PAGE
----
The use of web 2.0 in language acquisition implies that there is a move towards a constructivist approach to learning. Constructivism is hinged on the active participation of the learner. The learner constructs meaning and knowledge based on their interaction. Constructivist pedagogy accentuates on the role of the student rather than the teacher. In this case, the student’s role in knowledge acquisition through reflection, puzzlement, construction, and experience is emphasized. This means that there is a dynamic interplay of culture and mind, meaning and knowledge, and experience and reality.
Constructivism theory is hinged on the competence of learner. The learner is expected to discover knowledge and information based on the experience. This means that for second language learner using web 2.0 technology, the focus should be on learning through discovery. Web 2.0 technology provides room for such discovery whereby the learner can discover pronunciations, spelling, and new vocabularies of a second language by using the available tools.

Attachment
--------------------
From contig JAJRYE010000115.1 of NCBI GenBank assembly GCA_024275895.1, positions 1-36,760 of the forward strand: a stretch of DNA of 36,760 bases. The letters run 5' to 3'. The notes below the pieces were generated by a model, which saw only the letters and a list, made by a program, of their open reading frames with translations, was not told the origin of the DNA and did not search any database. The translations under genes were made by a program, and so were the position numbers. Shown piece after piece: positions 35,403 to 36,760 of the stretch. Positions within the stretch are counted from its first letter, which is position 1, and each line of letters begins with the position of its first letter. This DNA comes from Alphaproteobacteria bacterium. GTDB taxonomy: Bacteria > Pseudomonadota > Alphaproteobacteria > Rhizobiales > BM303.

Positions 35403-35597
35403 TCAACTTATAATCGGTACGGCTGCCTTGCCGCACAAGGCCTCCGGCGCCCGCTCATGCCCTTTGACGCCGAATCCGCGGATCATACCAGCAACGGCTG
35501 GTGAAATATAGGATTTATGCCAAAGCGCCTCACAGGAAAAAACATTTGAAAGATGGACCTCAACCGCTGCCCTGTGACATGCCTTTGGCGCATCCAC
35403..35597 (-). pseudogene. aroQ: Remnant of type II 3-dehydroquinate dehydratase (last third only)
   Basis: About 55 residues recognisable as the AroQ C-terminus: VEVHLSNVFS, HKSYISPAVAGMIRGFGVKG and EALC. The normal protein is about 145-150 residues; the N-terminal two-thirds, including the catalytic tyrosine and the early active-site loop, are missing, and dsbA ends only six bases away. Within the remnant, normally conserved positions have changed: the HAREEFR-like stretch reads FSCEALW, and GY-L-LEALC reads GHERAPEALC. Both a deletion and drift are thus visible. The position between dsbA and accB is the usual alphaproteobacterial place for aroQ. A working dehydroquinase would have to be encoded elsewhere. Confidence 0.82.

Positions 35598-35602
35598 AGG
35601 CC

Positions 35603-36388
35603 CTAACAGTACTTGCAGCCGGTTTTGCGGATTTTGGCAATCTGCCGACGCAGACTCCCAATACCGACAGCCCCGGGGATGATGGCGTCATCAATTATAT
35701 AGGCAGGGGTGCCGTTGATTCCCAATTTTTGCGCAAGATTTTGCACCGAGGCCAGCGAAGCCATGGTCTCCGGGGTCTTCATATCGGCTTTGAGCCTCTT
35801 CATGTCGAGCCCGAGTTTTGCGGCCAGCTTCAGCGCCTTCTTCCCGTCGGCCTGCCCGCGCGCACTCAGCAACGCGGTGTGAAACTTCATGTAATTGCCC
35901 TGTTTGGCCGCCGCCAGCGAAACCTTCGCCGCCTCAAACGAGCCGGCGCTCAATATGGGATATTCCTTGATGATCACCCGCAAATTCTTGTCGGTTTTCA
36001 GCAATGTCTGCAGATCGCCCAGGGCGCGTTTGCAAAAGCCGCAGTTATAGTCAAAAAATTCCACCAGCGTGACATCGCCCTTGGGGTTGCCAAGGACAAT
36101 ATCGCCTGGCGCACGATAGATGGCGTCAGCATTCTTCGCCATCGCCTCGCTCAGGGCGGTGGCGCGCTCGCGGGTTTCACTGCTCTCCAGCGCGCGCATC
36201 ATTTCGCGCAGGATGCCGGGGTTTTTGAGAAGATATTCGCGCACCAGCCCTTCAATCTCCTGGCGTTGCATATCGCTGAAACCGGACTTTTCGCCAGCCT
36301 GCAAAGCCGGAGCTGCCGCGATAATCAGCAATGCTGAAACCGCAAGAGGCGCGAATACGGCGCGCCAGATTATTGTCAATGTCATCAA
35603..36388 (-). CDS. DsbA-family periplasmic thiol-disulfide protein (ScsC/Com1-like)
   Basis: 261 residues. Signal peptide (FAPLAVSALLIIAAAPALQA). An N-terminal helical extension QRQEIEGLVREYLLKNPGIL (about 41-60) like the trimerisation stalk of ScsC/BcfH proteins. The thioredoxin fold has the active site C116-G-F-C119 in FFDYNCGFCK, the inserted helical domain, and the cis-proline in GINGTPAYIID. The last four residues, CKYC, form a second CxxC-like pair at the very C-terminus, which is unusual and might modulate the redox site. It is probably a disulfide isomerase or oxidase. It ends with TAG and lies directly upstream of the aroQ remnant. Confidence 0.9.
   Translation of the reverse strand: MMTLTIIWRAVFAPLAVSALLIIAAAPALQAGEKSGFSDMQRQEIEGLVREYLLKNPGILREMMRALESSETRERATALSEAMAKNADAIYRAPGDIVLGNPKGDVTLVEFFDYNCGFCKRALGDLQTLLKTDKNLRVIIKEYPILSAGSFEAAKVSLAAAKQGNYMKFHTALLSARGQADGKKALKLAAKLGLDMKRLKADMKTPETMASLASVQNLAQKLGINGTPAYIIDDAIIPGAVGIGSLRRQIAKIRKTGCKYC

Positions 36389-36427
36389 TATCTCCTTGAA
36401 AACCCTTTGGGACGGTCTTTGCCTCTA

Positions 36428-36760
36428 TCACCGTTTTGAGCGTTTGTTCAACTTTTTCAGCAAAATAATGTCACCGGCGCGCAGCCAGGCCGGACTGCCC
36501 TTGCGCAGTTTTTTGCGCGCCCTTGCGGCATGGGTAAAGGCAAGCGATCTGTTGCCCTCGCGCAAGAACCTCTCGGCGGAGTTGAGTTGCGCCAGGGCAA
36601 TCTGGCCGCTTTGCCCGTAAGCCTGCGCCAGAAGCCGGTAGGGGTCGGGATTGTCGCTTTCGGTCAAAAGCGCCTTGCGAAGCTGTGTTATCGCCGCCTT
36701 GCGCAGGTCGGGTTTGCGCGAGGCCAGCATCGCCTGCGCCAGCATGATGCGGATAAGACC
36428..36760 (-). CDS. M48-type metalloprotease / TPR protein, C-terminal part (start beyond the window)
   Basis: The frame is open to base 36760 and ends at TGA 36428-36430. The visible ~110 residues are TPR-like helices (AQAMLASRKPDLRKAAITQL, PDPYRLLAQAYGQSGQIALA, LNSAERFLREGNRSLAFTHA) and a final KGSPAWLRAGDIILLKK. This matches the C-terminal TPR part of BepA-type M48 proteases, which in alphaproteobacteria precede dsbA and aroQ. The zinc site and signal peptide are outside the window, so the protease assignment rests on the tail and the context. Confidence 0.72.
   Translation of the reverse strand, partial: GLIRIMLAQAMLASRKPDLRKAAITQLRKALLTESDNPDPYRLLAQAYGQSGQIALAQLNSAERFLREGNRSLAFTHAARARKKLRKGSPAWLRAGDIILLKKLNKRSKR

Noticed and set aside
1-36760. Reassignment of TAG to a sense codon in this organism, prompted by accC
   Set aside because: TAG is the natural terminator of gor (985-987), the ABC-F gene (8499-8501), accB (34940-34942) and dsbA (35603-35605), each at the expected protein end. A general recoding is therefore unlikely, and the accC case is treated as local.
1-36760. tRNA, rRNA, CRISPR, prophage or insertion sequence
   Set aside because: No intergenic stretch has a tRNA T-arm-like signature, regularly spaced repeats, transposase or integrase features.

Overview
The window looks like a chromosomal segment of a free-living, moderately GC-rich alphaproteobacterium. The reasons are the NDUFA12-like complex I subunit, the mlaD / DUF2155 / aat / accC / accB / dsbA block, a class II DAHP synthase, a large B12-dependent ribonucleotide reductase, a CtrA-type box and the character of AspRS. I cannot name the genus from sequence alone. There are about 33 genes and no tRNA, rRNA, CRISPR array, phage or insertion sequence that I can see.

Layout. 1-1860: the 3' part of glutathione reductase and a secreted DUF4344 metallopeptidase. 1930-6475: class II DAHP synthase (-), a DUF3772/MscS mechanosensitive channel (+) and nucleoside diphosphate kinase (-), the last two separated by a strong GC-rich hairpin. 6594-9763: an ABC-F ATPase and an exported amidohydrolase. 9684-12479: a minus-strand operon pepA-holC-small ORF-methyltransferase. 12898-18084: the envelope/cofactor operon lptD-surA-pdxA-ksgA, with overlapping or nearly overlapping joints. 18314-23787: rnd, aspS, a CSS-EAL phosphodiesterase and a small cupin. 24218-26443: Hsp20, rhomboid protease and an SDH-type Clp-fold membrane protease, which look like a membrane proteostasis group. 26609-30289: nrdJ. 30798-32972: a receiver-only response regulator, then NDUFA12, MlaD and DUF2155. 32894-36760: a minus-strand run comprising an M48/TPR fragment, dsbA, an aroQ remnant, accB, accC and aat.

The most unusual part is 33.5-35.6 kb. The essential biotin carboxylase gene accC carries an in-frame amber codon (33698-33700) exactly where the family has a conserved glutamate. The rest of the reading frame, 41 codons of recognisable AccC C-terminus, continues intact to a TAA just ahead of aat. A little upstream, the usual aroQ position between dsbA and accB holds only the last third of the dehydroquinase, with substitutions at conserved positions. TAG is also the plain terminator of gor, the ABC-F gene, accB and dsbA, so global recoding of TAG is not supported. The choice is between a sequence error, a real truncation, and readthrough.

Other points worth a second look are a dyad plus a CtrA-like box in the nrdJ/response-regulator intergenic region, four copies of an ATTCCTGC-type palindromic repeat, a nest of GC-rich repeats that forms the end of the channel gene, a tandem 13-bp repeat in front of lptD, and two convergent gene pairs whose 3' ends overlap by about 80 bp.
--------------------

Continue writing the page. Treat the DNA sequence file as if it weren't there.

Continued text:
Ala-Mutka, Punie, and Redecker (2008) have put forward eight principles to guide constructivist pedagogy. These principles emphasize the role of the student in knowledge acquisition. The first principle states that learning ought to take place in authentic as well as real-world environments. Such environments may not be possible for web 2.0 technology because it is a virtual environment. However, the concept of the virtual environment can be redefined to mean the actual location of the source of information. This means that the source of information and knowledge being acquired should come from the real source rather than a kind of machine. Web 2.0 technologies provide learners with the platform to interact with one another live meaning that the interaction is real. Real-world interaction means that one can get instant feedback and make out various sounds and rhythm. This means the computer gadgets act as a medium of passing information from two people who are in real world setting.